British-based radical groups were not yet covered by it, however. In 1983, not even Earl Jellicoe had thought that the terrorism laws should be extended to deal with domestic dissent. This omission has meant that over the years the authorities have had to treat groups engaged in environmental, animal rights and other radical campaigns just as they have had to treat organisations and associations engaged in presumptively lawful activities. To the extent that members of such groups have transgressed the law, it has been possible to proceed against them, for criminal damage or conspiracy to cause explosion or whatever. Where such offences have been suspected, the police have been able to arrest, question and search property under warrant in the ordinary way, but they have not been able to take the various short-cuts that the Prevention of Terrorism Act makes available against the Irish and the ‘international terrorists’, in particular the power of arrest on suspicion of terrorist activity.

This ‘gap’ in the law has rankled with the police and the security services. Filling it with ‘domestic terrorists’ is a way of giving a moribund Prevention of Terrorism Act a new lease of life. But who are these domestic ‘terrorists’ about whom we should all be so worried? Not even Earl Jellicoe could spot them. Parliamentary tradition requires that when in doubt a learned judge should be called into the fray. Enter Lord Lloyd, known for his clear and powerful legal mind, which was most recently on display in the first Pinochet decision in the House of Lords, where his dissenting opinion was a model of careful and dispassionate legal analysis. This is not a person, clearly, likely to be caught up in the emotional pandemonium around him.

The Lloyd Report was published in October 1996 and this is what he had to say on the crucial question of whether to extend the terrorism law to domestic dissidence:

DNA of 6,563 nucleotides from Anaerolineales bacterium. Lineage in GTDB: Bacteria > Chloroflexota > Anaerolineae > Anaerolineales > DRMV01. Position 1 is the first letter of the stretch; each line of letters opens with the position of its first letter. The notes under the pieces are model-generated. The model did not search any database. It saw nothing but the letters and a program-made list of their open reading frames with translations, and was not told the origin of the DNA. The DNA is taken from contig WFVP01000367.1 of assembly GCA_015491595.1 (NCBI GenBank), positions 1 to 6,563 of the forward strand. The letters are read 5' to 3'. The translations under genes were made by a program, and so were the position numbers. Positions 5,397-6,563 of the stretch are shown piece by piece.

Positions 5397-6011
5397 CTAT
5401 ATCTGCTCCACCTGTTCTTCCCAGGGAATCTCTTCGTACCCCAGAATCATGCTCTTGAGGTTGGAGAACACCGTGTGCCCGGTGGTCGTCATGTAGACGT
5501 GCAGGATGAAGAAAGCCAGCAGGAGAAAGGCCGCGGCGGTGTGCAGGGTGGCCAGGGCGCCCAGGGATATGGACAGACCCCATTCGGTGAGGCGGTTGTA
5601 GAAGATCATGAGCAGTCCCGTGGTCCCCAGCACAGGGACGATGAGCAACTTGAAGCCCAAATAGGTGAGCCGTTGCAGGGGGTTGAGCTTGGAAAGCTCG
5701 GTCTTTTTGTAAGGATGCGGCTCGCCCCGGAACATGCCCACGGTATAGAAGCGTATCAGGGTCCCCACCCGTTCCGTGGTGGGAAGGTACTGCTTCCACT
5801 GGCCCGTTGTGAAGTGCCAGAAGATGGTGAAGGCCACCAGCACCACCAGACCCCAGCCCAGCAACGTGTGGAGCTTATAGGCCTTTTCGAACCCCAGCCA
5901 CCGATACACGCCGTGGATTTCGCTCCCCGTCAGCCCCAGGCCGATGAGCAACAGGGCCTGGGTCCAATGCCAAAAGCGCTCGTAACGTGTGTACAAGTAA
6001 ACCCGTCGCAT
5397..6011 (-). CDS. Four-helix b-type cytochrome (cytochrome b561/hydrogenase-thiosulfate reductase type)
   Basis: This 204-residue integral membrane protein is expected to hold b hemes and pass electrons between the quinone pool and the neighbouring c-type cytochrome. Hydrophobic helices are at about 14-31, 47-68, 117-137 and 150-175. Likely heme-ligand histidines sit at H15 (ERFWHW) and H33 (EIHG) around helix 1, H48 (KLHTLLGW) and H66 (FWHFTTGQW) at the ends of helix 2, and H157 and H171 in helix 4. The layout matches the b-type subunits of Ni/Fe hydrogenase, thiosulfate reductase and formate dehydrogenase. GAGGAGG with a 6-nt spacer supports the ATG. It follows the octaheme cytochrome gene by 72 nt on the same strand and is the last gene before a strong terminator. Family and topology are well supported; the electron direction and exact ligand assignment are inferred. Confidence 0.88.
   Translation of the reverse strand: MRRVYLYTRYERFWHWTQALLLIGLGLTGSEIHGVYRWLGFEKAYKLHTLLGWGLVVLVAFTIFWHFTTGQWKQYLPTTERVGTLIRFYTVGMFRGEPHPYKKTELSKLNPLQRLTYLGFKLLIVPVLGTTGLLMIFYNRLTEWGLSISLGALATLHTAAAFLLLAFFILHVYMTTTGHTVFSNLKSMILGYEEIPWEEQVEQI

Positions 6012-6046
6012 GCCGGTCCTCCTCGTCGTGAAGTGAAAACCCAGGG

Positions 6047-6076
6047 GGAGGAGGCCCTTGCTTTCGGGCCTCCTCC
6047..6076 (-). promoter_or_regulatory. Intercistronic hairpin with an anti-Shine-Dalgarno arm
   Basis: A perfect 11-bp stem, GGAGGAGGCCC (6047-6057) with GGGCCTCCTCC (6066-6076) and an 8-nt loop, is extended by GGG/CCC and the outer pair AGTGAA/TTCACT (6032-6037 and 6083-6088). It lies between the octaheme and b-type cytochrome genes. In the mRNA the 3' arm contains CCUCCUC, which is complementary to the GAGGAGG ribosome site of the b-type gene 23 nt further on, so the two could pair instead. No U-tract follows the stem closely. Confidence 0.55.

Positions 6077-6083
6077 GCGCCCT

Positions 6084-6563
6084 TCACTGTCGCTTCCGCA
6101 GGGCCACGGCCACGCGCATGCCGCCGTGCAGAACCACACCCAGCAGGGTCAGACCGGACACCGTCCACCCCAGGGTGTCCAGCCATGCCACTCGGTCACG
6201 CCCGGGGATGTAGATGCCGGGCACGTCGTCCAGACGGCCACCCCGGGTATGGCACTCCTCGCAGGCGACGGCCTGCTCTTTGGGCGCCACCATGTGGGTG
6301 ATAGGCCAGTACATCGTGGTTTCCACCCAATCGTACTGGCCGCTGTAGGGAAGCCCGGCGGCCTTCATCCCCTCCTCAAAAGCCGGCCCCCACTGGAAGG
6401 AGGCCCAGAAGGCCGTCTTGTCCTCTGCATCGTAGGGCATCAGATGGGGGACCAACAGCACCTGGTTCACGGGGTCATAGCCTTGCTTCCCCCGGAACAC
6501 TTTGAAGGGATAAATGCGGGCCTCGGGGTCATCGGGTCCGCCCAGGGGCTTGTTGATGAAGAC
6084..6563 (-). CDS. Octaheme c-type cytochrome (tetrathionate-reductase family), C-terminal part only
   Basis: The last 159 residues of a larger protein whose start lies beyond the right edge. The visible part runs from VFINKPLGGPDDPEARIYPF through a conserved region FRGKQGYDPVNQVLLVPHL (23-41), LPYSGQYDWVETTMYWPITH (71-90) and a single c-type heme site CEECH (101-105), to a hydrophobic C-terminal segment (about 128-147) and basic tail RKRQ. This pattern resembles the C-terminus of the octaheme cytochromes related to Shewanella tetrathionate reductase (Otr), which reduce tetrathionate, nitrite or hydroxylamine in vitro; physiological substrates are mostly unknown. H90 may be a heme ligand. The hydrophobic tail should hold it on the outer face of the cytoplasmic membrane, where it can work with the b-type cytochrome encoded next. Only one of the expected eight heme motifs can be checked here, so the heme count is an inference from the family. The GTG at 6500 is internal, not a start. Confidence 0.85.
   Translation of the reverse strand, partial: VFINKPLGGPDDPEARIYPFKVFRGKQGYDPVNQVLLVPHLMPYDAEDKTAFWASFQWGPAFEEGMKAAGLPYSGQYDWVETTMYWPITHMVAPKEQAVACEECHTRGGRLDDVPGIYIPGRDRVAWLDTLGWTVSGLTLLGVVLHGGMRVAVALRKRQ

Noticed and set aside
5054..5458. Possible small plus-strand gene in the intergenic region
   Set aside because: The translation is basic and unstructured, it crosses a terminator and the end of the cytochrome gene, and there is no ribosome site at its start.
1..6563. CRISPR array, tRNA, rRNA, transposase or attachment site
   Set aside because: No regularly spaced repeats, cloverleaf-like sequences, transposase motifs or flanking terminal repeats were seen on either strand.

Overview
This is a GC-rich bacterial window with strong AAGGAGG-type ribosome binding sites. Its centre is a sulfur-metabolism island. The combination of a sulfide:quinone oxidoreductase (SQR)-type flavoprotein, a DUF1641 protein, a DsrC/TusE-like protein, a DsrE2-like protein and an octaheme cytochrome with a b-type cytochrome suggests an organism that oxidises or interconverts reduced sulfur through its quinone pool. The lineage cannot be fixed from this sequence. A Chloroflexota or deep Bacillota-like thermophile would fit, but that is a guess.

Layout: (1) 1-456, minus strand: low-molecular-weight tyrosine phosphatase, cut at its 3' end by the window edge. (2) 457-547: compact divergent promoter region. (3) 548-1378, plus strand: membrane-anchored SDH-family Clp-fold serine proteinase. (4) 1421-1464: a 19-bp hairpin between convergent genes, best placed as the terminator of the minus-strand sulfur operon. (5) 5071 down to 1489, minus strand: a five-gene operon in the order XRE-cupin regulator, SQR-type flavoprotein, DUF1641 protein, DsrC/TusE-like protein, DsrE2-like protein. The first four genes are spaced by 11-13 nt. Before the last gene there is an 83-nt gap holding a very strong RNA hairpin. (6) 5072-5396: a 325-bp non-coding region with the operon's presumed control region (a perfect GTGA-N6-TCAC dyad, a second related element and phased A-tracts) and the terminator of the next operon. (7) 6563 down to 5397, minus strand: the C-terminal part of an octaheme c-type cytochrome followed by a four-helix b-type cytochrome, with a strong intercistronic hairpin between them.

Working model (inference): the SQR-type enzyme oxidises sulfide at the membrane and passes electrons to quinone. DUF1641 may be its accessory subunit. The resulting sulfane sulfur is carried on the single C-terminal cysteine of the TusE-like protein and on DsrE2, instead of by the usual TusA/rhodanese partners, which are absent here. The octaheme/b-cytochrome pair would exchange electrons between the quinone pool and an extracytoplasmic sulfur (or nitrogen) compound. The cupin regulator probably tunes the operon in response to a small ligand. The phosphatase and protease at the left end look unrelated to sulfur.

There is, in truth, no difference in principle between domestic and international terrorism. From the point of view of the innocent victim killed in a terrorist outrage in the United Kingdom, it makes no difference whether the bomb was planted by an Arab fundamentalist from the Middle East drawing attention to his cause, or a militant member of some animal rights organisation, anxious to impose his will by violence on the United Kingdom Parliament, or some half-crazed anarchist opposed to all forms of government; the terror inspired in the civilian population is the same in all three cases. Happily, the level of domestic terrorism is still quite low. But it may not always remain so. Existing pressure groups might adopt more violent means. New, and more violent pressure groups might be formed. In the well-worn phrase, they might adopt the bomb in preference to the ballot box. For all these reasons it makes sense that the new legislation should contain a definition which covers all forms of terrorism.

This is an unusually contingent evidential base on which to base such a far-reaching change in the law. There is little or no problem now, nothing apparently that the police cannot cope with, but there might be difficulties in the future. How did Lord Lloyd manage to liberate his study of anti-terrorism legislation from the commitment to data and evidence which we may assume has for decades been his stock-in-trade as a lawyer? Naturally, he had not tackled this vast (and for him new) subject entirely on his own. He had by his side a judicial colleague from Northern Ireland, the Hon Mr Justice Kerr. In his letter to the Government when he submitted his report, Lloyd also acknowledged that he had been ‘extremely well served’ by his team of Home Office officials, who had made his ‘task seem so easy and pleasant’.